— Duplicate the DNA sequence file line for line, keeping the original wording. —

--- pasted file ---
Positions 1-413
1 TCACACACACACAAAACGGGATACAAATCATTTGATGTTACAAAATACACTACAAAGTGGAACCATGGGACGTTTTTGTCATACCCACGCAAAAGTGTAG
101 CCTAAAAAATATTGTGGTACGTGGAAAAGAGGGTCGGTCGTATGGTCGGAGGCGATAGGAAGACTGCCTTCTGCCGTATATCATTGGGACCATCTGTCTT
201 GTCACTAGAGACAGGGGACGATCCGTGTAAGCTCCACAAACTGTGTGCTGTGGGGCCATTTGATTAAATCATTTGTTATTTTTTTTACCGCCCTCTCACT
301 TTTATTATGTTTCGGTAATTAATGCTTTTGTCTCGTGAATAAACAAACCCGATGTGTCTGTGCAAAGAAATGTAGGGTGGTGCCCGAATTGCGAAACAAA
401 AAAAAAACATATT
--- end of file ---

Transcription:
Positions 1-413
1 TCACACACACACAAAACGGGATACAAATCATTTGATGTTACAAAATACACTACAAAGTGGAACCATGGGACGTTTTTGTCATACCCACGCAAAAGTGTAG
101 CCTAAAAAATATTGTGGTACGTGGAAAAGAGGGTCGGTCGTATGGTCGGAGGCGATAGGAAGACTGCCTTCTGCCGTATATCATTGGGACCATCTGTCTT
201 GTCACTAGAGACAGGGGACGATCCGTGTAAGCTCCACAAACTGTGTGCTGTGGGGCCATTTGATTAAATCATTTGTTATTTTTTTTACCGCCCTCTCACT
301 TTTATTATGTTTCGGTAATTAATGCTTTTGTCTCGTGAATAAACAAACCCGATGTGTCTGTGCAAAGAAATGTAGGGTGGTGCCCGAATTGCGAAACAAA
401 AAAAAAACATATT